Understanding The Terms of Witchcraft

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The Terms of witchcraft are meant to transport the practitioner into the heart of life itself, where words are ultimately limitations and qualifiers.

More specifically, they can guide practitioners toward a direct mystical experience of deity, nature, and the individual spirit.

Words are obliterated and become meaningless when the practitioner achieves this experiential state of understanding.

Witches therefore first come to accept that words are only valuable as signposts and guides that point toward mystic experience.

To Witches, a word is not reality itself.

For example, the word “apple” is not itself an apple.

You can hear the word and understand it intellectually.

However, in order to know an apple, you must hold it in your hands, smell it, and take a big juicy bite.

Likewise, the word “god” is not the deity itself.

It is only a mental abstraction, a convenient symbol that we can all use to refer to something that goes beyond the word.

As you walk the Witches’ path, you will eventually have your own experiences of direct mystical contact with the divine.

But before that happens, it is understandable and natural that you might struggle with the language of Witchcraft, which often flies in the face of convention and social norms.

As a practice, today, take a look at the list of words that follow:

Witchcraft, Ritual, Magic, Occult, Pagan, Spell.

Regarding each of these words, explore the following questions: 

• What is my comfort level in using each word? 

• How do I understand each word?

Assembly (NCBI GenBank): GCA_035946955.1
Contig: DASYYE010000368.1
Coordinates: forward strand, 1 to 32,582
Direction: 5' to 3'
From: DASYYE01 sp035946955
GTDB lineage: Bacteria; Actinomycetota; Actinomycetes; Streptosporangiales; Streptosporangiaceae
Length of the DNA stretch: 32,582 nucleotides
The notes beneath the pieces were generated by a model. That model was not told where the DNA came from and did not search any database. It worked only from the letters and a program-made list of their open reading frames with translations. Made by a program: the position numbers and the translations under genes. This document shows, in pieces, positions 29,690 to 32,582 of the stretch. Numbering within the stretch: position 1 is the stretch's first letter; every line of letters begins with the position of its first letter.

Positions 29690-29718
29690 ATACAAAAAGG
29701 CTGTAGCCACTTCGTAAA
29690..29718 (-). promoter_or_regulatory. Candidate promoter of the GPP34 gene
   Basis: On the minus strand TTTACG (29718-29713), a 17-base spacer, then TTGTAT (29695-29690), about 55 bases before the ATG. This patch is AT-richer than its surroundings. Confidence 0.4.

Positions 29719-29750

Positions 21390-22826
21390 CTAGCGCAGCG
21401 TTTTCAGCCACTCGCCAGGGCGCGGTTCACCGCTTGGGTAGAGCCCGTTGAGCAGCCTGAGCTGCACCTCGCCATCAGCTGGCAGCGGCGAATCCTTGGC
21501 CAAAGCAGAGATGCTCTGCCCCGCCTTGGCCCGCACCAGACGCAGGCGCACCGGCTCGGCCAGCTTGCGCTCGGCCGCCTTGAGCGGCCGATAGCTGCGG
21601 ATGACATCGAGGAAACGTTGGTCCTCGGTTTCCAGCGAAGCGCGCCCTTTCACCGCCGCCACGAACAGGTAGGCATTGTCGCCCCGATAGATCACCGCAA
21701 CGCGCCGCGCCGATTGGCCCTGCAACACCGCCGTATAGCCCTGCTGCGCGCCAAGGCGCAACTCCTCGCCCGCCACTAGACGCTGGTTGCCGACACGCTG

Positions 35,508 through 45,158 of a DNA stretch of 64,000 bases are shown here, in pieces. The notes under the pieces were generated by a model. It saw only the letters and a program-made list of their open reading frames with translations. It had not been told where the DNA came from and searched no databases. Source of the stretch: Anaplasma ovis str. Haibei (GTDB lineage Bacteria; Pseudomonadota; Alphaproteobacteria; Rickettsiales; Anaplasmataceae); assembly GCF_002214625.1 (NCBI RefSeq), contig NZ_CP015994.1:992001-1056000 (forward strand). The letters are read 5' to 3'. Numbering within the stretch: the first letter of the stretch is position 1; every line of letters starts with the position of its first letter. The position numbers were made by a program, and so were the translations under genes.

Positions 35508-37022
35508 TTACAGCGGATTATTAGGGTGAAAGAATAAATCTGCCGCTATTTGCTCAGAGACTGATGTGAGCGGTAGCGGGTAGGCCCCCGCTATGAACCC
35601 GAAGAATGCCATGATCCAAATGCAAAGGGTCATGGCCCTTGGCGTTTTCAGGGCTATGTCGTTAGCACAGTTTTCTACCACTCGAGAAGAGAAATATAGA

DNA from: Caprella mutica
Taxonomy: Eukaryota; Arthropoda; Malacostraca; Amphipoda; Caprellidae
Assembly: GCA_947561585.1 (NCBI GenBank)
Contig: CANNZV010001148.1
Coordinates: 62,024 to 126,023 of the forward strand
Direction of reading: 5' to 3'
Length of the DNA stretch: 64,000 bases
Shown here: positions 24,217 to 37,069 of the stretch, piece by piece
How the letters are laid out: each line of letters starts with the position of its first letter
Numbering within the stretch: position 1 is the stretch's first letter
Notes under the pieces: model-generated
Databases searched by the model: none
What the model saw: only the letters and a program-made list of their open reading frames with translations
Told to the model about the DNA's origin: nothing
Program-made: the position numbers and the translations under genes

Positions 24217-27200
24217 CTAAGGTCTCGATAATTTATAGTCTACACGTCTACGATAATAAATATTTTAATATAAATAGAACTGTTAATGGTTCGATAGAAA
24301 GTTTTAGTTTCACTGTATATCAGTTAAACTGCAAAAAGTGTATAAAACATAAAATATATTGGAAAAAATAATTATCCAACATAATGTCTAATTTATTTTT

• How do I imagine that each word impacts other people who are not involved with Witchcraft?

 Take time to commit your feelings (whatever they may be) about each word to paper.


Witchcraft can be seen as many different things to many different people

In itself, and among other things, Witchcraft can be termed not only as a magical practice but also as a spiritual lifestyle and at times as a religion of nature.

In its spiritual tradition Witchcraft can be seen as being centered on the earth-based, mystic practices of the people of Old Europe.

Witchcraft can also be a  shamanic spiritual path.

The word “shaman” is an anthropological one that refers to a type of indigenous, natural-magic practitioner.

A shaman is a person, usually in a tribal culture, who is a healer and an interpreter of the unseen world (which shamans refer to as the world of spirits). She or he conducts rites of passage, divines the future, and walks the path of magic.

Many Witches understand the natural world, the sun, the moon, the seasons, male and female bodies, and the earth itself as expressions of sacredness.

Learning to live in conscious connection with all of nature (including human nature) within each moment can help witches forge a deep bond with the divine. 

Witches simple spiritual practices such as meditation and mindfulness in daily activity help them acquire mental, emotional, and spiritual flexibility.

Witches practice bending and shaping their consciousness so that they live in accord with each moment of life. 

Witchcraft Throughout the Middle Ages and particularly during the Renaissance period, the word “Witchcraft” was liberally applied by the Christian church and its authorities to the native religious practices and customs that existed for thousands of years before Christianity.

Many people with indigenous European spiritual roots met their fates on the gallows or in the fire simply because of their religious expression. 

Aside from practitioners of native spiritual beliefs, there were other groups of people that the church targeted, tortured, and burned for the crime of “Witchcraft.”